Wearing a uniform is sometimes an important aspect of an employee’s job. It identifies them as being a member of your service team, and it helps to promote your restaurant’s brand and enhance your reputation. Who is responsible for the cost of purchasing a uniform, and what are the requirements in terms of paying for them?
According to the Fair Labor Standards Act, or FLSA, uniforms are not to be included as wages. As such, you cannot take credit for providing uniforms in meeting your obligations toward paying your workers minimum wage or overtime.
When it comes to employee uniforms, the FLSA does not require that employees wear uniforms. Yet if wearing a uniform is required by some other law, the nature of a business, or by you as the employer, the cost and maintenance of the uniform is considered to be a business expense borne by you, the employer. If you insist that your employees bear the cost of their uniforms, it may not reduce any employee’s wage below the minimum wage for your state and/or county. Nor may that cost cut into an employee’s overtime compensation as mandated by the FLSA.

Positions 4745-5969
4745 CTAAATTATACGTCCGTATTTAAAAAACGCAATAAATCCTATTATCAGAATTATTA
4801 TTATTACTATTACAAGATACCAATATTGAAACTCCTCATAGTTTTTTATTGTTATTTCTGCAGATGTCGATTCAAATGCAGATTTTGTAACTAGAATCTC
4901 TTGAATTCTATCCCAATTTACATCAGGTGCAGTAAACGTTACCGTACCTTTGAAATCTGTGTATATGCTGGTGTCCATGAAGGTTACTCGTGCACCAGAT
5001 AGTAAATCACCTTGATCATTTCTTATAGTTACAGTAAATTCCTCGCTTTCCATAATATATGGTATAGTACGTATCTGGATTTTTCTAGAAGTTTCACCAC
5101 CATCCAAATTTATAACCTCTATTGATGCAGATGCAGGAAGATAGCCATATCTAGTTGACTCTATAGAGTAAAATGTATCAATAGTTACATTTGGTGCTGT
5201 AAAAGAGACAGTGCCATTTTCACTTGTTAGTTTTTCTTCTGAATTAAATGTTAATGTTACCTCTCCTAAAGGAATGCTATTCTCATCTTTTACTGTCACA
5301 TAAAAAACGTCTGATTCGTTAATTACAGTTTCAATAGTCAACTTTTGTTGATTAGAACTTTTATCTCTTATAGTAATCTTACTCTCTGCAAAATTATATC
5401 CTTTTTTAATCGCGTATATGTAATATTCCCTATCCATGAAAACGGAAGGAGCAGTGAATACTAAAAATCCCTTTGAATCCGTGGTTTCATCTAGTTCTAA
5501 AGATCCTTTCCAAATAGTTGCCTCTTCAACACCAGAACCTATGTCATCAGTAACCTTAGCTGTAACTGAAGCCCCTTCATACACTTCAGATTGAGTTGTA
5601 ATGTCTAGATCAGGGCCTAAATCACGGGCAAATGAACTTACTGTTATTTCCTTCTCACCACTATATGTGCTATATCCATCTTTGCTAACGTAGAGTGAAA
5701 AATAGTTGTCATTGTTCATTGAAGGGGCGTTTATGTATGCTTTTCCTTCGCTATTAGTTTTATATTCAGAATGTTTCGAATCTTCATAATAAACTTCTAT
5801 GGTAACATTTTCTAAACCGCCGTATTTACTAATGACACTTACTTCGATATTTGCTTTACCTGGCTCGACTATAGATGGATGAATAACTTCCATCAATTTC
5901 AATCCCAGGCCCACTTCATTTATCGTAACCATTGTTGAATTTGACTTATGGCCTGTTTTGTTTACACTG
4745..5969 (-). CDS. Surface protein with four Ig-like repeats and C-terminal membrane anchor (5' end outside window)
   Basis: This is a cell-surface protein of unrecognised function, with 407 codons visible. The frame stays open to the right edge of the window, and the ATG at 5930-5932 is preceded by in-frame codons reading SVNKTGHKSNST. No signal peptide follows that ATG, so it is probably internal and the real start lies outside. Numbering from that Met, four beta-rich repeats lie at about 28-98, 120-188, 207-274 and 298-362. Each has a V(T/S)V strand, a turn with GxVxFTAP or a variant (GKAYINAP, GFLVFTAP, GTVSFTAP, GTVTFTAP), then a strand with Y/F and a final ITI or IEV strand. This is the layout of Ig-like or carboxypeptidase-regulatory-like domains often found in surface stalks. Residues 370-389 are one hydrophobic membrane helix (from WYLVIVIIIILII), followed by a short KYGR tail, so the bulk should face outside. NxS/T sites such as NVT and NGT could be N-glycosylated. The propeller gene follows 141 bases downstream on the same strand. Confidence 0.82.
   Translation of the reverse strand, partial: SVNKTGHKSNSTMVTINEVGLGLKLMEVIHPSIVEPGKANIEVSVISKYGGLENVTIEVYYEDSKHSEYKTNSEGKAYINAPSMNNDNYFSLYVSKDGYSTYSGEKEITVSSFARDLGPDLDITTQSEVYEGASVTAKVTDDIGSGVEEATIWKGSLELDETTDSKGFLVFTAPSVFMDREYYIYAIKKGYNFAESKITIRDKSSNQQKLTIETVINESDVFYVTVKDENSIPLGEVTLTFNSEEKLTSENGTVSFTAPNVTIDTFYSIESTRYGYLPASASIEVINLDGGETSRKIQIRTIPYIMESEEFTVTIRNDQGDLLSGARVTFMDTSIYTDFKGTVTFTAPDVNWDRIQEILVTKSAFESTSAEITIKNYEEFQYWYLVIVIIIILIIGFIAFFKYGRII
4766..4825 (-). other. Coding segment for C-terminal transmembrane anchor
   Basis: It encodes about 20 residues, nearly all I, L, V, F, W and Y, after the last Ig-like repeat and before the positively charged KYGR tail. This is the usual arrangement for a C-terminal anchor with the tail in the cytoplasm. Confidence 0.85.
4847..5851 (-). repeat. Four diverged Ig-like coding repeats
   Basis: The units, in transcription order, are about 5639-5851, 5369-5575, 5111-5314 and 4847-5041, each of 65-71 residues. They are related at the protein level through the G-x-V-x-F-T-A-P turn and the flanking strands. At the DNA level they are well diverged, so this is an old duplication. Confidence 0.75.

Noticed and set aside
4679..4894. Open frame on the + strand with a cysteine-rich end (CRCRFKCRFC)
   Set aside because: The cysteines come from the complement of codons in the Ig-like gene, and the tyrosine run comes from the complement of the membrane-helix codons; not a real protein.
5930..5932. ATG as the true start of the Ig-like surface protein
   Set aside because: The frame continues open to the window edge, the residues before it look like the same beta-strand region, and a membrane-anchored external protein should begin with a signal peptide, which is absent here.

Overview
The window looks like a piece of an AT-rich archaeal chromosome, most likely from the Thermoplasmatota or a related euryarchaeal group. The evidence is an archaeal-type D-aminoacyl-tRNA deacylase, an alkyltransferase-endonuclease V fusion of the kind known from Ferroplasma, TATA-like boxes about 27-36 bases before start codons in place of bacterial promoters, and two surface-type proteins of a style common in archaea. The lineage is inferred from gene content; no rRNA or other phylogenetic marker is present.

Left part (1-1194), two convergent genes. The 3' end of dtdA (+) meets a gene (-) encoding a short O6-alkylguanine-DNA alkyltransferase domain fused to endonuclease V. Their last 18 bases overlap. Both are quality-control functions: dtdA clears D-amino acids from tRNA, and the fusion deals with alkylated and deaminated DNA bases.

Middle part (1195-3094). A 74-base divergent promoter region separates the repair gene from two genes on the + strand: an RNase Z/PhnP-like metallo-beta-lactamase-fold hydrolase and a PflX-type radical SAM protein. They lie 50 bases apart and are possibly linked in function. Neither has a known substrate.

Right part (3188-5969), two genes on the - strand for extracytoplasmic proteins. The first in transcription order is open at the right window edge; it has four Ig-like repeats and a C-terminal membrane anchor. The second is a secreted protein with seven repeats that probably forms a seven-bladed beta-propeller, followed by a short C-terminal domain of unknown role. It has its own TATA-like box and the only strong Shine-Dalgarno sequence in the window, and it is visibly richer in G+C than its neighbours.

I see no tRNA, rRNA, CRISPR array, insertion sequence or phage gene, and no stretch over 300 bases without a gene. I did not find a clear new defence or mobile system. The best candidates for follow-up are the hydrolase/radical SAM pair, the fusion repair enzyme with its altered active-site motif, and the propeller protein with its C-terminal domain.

New York State Minimum Wage
|NYC Employers of 11 or more
|NYC Employers of 10 or less
|Workers employed in Nassau, Suffolk or Westchester
|Workers in the remainder of New York State (“upstate”).
Here’s an example: If an employee who is subject to the statutory minimum wage of $13.00 per hour is paid an hourly wage of $13.00, you, the employer, may not make any deduction from the employee’s wages for the cost of the uniform, nor can you require that the employee purchase the uniform on his/her own. However, if the employee were paid $13.50 per hour and worked 30 hours in the workweek, the maximum amount that you, the employer, can legally deduct from the employee’s wages would be $15.00 ($.50 X 30 hours).
You, as the employer, can prorate deductions for the cost of the employees’ uniforms over a period of paydays — provided the prorated deductions do not reduce the employees’ wages below the required minimum wage or overtime pay in any workweek.
In short, uniforms can go a long way toward benefitting your place of business, and it’s you as the owner who is ultimately responsible for bearing the cost or making sure that it does not place an undue burden on your employees if they are asked to provide their own uniforms.
Have any questions? Contact Accu Data Workforce Solutions. We’ve been working with restaurants for over 30 years and can help with minimum wage and overtime issues or any questions you may have about employee compensation.